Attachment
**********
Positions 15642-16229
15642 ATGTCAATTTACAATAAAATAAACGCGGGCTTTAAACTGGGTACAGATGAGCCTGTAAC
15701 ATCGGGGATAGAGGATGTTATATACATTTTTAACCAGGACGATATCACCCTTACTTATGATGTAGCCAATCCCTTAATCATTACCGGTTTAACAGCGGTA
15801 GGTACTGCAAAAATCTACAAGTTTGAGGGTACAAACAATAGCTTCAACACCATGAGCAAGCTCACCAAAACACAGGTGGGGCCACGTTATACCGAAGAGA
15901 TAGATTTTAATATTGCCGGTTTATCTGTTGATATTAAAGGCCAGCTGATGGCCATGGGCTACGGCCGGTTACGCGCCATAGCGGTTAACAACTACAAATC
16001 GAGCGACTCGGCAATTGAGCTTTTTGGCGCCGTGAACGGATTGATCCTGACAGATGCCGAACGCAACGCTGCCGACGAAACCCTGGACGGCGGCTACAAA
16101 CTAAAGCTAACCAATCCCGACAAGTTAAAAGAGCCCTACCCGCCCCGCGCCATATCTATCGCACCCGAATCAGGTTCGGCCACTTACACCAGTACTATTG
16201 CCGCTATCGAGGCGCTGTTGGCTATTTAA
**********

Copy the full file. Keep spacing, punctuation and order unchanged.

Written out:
Positions 15642-16229
15642 ATGTCAATTTACAATAAAATAAACGCGGGCTTTAAACTGGGTACAGATGAGCCTGTAAC
15701 ATCGGGGATAGAGGATGTTATATACATTTTTAACCAGGACGATATCACCCTTACTTATGATGTAGCCAATCCCTTAATCATTACCGGTTTAACAGCGGTA
15801 GGTACTGCAAAAATCTACAAGTTTGAGGGTACAAACAATAGCTTCAACACCATGAGCAAGCTCACCAAAACACAGGTGGGGCCACGTTATACCGAAGAGA
15901 TAGATTTTAATATTGCCGGTTTATCTGTTGATATTAAAGGCCAGCTGATGGCCATGGGCTACGGCCGGTTACGCGCCATAGCGGTTAACAACTACAAATC
16001 GAGCGACTCGGCAATTGAGCTTTTTGGCGCCGTGAACGGATTGATCCTGACAGATGCCGAACGCAACGCTGCCGACGAAACCCTGGACGGCGGCTACAAA
16101 CTAAAGCTAACCAATCCCGACAAGTTAAAAGAGCCCTACCCGCCCCGCGCCATATCTATCGCACCCGAATCAGGTTCGGCCACTTACACCAGTACTATTG
16201 CCGCTATCGAGGCGCTGTTGGCTATTTAA